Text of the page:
Updating the Inoshishi situation.
Several friends have told us not to plant sweet potatoes, as they attract inoshishi, or wild boar, which roam the Okutama hills and are never far away. A neighbour’s crop was totally wiped out, the story goes, by inoshishi that descended on it just the night before a planned harvest.
We planted a few satsumaimo anyway, just out of optimism. We also discovered that nagaimo, the tubers you can eat fresh, have been established in our garden area, a legacy of previous tenants. So it was of concern in late August when a neighbour right on the edge of the forest, about 100 metres distant, reported that inoshishi had been rooting around under the big chestnut tree. They had also left a surprisingly large amount of faeces along the quiet bit of roadway there. Worried on several accounts, not least the safety of very elderly residents, she then asked the local government to do something about the problem. In a few days a team arrived with a trap. By this time I had personally observed a large sow and three or four strapping youngsters getting very near our patch.
The trap appears to be a veteran of many campaigns, and the men who installed it are obviously very experienced. They lowered the trap into place under the chestnut tree and then baited it using a maize fodder normally fed to cattle. It was my job to replenish the bait daily.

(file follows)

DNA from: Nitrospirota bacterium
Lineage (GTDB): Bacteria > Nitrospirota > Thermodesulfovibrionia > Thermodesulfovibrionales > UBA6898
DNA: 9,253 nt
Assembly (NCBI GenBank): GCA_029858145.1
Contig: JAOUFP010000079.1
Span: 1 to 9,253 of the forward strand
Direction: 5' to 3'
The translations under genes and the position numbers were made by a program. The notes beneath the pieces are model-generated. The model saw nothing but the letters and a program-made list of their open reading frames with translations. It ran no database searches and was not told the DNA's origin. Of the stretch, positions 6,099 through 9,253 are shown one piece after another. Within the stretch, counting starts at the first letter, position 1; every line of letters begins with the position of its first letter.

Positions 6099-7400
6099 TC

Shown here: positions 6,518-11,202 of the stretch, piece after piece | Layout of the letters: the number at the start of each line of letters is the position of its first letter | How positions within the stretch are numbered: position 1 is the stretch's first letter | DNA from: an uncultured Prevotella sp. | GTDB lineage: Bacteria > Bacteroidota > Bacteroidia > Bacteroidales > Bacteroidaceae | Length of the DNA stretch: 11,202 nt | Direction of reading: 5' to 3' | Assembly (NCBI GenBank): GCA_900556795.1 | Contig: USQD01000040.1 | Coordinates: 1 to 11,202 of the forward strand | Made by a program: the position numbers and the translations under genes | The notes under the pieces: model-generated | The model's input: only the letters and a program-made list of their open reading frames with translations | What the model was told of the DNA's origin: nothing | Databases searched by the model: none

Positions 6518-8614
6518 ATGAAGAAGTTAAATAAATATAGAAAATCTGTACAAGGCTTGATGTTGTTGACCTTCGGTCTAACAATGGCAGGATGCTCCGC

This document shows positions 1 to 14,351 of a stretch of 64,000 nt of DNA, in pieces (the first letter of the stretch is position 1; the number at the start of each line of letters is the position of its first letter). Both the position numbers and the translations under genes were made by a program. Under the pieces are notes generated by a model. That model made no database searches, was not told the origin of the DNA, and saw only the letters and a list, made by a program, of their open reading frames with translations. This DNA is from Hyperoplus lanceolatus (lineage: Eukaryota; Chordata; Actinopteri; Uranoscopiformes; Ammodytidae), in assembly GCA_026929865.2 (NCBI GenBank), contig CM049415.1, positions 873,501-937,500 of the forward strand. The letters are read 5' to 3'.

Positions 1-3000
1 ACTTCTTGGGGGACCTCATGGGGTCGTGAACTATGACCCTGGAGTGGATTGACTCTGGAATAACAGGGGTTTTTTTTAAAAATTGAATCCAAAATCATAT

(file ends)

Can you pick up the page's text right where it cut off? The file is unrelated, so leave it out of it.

Data from a night camera attached to a nearby tree confirmed visits by a sow and five piglets. Almost two weeks later, with the youngsters routinely entering the cage, it was decided to spring the trap.
What followed was not pretty, but later that day we picked up a small share of the meat from the city office in Okutama. Inoshishi nabe that night. Very delicious!
Despite all this, just a couple of weeks later a wild pig (or two) came right into our garden and dug up a couple of nagaimo yams.
I have a new appreciation of animal intelligence. As long as we watched, this raccoon gave every impression of being quite at home and relaxed within the cage. As soon as we were out of sight it got to work trying to dig its way out or squeeze through one of the square holes. When I returned and caught it halfway out, it withdrew calmly and resumed an air of nonchalance within. Eventually it did crawl out and disappear. I wish the little animal well, but now it is chewing holes in my inoshishi net.
Mt. Mitake is famous for its important historic shrine, tourist facilities and an excellent network of hiking trails. It is also notoriously crowded on weekends. A weekday visit, however, is well worthwhile.